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HI,
I am building an engine house and plan to simulate board and batten siding but have never paid attention to the stuff before! How wide are the boards typically. Will a scale 7.5" wide look too big? How far apart are the boards spaced?
thanks,
Matt
 

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That should look fine you could even go wider. Older board and batten buildings had boards up to a foot wide since such lumber was readily available. Anything smaller starts to look busy.

-Brian
 

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In Western Australia we had a Timber building Mode called
Weatherboard Construction, Planks were 6" to 7" wide and around
1" thick, very fashionable around 1900 circa, Some are still in use today and as strong as ever, I`ve built a couple over time
{years} and they look good. By the way, each plank overlaps the
plank above!.
John.
 

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Matt,
Board & batten siding can be almost anything but as stated the smaller sizes start to look pretty busy.

At the turn of the century most all lumber used for things like engine houses and sheds/shacks was full dimension (unsurfaced or planed). 1 X 12 was probably the most common but have seen as much as 1 X 16 used. Most battens for these larger board sizes seemed to be 1" X 3 or 4 inch.

Most boards were nailed on leaving a 1/2 or even 1 inch space between them to allow for swelling of the wood as it absorbed rain. This space accounts for the use of wider battens.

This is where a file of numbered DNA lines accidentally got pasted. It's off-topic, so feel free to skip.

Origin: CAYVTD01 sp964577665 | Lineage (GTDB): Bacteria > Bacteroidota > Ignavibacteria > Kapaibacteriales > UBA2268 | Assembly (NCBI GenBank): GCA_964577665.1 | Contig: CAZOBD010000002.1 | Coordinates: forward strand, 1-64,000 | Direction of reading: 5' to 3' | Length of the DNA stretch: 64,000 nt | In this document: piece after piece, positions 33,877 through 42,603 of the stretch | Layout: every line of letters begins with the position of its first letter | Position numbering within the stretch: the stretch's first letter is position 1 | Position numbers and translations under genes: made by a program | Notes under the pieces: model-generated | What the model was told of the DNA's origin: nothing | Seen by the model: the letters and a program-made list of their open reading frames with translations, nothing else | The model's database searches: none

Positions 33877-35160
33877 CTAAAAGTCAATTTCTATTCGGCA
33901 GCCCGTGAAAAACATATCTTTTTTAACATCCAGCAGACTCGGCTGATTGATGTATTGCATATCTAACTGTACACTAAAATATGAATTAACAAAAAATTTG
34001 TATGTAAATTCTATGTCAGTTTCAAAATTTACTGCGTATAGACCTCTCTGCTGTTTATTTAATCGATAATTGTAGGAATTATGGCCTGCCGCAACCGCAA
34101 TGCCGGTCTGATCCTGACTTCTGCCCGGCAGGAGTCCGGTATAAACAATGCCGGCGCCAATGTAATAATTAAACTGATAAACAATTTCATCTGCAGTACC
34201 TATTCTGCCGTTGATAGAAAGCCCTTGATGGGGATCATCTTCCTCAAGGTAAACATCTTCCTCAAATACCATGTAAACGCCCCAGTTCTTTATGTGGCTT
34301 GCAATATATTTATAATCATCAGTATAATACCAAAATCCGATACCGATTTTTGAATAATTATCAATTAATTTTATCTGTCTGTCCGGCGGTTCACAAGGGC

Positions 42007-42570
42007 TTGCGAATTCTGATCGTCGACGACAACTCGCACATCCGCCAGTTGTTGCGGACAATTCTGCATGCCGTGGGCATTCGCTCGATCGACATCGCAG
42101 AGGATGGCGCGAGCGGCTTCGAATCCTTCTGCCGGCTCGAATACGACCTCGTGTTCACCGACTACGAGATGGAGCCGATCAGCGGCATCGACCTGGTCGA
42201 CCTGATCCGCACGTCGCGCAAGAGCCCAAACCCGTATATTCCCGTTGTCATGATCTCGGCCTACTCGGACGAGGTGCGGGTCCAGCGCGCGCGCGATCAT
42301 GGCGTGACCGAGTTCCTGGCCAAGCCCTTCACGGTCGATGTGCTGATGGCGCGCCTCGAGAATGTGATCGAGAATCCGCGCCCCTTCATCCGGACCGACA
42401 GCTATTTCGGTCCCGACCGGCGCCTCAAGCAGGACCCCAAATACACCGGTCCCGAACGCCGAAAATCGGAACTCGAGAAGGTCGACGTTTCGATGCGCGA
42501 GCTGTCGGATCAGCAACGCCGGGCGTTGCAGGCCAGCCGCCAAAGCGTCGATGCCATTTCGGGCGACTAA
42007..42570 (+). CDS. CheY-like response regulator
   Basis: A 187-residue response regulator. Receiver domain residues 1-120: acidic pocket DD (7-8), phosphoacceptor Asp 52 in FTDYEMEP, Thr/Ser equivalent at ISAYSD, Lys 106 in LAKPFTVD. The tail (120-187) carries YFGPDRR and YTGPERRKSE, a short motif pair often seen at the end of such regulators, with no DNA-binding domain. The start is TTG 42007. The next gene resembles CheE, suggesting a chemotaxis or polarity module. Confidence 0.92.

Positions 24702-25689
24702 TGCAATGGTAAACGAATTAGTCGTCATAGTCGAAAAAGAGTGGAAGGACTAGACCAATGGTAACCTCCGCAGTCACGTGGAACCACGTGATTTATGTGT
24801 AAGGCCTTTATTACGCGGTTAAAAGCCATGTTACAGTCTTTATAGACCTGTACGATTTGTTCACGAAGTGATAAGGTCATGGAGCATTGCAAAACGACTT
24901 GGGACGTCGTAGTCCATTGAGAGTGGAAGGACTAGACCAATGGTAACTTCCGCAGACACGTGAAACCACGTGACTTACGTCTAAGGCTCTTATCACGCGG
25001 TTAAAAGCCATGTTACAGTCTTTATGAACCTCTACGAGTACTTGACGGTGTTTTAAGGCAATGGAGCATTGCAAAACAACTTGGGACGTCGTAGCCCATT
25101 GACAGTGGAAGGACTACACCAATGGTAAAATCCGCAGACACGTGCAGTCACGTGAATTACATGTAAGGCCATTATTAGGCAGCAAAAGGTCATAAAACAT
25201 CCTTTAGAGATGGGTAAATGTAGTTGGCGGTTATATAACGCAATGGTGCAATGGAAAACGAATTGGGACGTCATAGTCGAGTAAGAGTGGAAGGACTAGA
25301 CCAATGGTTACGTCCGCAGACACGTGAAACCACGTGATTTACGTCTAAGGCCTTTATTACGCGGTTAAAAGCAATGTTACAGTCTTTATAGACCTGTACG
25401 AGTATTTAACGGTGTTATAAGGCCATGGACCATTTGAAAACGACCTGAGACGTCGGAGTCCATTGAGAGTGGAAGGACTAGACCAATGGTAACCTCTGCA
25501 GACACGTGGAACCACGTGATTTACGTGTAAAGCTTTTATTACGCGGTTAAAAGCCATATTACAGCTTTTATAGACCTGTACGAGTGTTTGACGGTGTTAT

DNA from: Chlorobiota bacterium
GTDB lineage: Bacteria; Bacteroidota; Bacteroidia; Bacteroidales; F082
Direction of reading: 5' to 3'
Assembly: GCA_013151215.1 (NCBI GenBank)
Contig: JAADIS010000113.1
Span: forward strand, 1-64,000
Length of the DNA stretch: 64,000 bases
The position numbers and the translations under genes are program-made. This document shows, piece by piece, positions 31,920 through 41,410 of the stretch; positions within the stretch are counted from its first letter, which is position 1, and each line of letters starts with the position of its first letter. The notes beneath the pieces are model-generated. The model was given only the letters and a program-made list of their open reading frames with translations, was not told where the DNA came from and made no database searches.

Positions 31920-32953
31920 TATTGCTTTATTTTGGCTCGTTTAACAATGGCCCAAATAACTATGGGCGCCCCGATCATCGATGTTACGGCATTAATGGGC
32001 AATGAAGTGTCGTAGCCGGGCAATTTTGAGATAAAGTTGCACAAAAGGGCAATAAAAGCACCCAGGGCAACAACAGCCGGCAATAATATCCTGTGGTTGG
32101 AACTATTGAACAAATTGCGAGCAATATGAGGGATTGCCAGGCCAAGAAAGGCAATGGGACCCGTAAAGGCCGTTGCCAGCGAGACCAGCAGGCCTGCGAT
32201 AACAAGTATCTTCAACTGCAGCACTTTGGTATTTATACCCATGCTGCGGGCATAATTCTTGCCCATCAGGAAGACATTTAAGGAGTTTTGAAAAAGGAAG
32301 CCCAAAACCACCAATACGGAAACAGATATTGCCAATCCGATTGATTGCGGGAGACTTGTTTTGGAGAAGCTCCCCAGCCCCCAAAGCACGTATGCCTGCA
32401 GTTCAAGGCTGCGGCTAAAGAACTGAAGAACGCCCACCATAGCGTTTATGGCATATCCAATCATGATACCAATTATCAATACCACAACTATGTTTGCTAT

Some buildings were sided with boards nailed up with no spacing and it was easy to tell after they absorbed some water and swelled popping the battens loose.

On structures like houses etc. where the siding would be well cared for (painted) a surfaced board was usually used. For cost reasons an S1S or an S3S board was used for the board and an S3S for the batten. But even here a careful carpenter would leave a slight space between boards for some expansion. This would also allow the use of a narrower batten which would look better on a smaller or more refined structure.

Oh yea, The S- 1,2,3,or 4 -S refers to the surfacing or planing of the rough cut board. As in; S1S would be a rough cut board with one side surfaced, usually one of the wide sides. The more sides surfaced on a board the more expensive it was. An S4S board is like the lumber you see at the Home Depot now days. Surfacing all 4 sides as became the norm today, it also is a smaller cut than in the old days.

Just my 2 cents.
Rick Marty
 
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